Graduate students need training in writing for the general public and only radical reform of doctoral programmes will attenuate what David Cannadine calls the "dismal prose or impenetrable jargon" of much history writing today (AACH review, THES , June 28).
I recall there was much scoffing when creative writing (fiction) programmes were introduced on US campuses. Academics at the University of Iowa and others said they would do nothing to improve or increase fiction writing. They did, and the pro-grammes proved very popular.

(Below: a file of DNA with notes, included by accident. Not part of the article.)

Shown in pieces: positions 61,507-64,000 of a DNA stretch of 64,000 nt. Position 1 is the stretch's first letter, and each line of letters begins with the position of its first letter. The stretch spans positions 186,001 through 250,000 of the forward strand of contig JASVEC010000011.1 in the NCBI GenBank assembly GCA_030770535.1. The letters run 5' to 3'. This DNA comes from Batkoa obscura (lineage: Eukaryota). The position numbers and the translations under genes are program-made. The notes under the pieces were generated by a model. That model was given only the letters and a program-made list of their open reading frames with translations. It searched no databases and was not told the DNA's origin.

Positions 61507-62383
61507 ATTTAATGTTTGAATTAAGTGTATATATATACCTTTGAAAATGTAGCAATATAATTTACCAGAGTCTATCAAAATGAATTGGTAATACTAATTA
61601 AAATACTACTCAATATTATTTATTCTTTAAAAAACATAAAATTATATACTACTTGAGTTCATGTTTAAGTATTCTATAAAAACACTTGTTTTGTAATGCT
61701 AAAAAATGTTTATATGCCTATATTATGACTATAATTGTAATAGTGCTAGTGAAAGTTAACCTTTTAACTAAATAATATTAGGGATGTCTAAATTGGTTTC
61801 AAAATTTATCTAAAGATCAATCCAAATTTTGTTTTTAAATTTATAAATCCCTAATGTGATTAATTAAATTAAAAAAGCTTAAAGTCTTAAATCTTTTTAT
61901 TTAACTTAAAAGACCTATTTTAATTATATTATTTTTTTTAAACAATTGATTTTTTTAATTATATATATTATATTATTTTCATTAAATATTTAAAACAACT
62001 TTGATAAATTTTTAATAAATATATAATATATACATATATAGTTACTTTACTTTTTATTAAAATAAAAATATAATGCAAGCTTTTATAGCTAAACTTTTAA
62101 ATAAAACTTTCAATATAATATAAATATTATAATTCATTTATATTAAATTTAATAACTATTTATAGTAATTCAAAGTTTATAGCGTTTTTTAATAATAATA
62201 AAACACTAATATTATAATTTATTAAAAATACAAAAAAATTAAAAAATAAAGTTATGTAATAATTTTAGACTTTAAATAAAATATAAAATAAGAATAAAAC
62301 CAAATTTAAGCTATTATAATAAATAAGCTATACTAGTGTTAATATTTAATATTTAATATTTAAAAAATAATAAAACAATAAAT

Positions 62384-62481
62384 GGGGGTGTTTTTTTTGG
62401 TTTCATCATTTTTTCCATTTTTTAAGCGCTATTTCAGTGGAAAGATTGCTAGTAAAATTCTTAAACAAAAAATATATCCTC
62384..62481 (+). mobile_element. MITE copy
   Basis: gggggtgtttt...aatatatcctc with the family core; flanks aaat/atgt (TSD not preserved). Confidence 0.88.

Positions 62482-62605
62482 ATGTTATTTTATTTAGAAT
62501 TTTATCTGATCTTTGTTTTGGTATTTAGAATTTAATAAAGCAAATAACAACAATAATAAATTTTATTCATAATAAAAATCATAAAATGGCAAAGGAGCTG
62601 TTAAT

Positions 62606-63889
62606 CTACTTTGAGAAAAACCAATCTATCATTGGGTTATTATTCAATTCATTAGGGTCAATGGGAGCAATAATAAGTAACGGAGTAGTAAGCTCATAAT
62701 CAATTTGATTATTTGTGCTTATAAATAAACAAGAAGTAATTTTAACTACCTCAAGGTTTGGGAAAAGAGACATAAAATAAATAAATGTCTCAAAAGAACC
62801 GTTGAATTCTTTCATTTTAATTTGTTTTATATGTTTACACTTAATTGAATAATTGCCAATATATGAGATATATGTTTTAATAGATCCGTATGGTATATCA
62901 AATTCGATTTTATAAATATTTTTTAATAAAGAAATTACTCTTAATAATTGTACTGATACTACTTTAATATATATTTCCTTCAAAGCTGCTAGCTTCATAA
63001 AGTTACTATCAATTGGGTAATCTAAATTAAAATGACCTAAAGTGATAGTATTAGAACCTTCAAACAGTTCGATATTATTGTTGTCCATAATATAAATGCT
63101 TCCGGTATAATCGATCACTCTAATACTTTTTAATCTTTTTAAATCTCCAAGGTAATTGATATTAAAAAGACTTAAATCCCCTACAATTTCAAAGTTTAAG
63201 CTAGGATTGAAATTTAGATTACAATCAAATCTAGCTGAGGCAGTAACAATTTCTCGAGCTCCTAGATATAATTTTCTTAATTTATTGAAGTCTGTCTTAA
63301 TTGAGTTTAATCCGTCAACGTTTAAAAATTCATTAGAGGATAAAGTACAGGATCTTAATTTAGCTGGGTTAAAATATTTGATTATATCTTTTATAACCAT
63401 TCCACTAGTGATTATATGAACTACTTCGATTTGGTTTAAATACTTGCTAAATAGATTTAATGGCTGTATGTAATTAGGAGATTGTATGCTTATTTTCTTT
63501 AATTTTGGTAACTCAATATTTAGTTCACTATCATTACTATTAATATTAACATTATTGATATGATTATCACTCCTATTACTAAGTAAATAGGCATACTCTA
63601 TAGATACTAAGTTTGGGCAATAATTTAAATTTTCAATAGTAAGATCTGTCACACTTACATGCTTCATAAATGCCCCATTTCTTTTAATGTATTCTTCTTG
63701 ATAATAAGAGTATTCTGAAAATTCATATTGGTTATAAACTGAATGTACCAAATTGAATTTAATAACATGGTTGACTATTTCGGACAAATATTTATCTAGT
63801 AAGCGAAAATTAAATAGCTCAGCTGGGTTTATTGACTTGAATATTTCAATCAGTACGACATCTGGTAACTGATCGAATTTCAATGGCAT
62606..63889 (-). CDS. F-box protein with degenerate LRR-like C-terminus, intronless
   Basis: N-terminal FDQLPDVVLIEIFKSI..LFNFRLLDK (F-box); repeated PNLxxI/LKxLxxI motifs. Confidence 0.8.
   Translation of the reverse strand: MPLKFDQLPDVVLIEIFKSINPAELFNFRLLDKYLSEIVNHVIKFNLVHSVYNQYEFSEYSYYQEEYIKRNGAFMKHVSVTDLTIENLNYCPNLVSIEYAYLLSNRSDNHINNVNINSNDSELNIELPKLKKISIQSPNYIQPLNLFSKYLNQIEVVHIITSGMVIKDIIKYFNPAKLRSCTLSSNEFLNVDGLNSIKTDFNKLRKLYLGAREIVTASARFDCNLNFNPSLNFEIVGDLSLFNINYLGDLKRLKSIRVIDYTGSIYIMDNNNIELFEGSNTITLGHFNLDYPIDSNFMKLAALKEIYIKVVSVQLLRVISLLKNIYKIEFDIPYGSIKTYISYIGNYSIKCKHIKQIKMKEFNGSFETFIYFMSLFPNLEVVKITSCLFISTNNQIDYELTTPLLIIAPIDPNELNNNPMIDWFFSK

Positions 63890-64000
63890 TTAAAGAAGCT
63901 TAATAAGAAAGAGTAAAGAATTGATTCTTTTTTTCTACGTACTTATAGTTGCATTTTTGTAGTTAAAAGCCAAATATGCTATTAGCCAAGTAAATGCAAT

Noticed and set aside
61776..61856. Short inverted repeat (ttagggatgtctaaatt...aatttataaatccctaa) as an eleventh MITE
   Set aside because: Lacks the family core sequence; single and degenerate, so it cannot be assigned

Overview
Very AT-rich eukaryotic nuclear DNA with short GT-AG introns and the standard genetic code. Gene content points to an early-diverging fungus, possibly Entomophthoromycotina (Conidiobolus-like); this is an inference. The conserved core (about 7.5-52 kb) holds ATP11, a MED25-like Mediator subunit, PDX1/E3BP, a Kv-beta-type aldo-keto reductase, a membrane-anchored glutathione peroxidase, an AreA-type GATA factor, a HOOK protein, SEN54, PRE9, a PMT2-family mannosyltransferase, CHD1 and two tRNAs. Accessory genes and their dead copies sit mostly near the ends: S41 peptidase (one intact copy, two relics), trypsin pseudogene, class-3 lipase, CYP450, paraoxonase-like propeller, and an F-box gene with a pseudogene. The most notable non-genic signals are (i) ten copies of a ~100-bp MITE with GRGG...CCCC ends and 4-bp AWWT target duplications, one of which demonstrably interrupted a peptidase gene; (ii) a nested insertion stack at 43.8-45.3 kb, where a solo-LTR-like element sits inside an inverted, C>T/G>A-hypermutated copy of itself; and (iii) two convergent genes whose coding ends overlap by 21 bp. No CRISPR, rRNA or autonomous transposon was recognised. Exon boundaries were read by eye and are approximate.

As head of the Institute of Historical Research, Cannadine could inaugurate training and writing for the public and television/film production and editing for doctoral students.
The impact would be the emergence of historical writing and media works directed at the general public. It would also provide alternative and additional employment for history PhDs beyond the traditional academic placement.
Emeritus professor of medieval history
New York University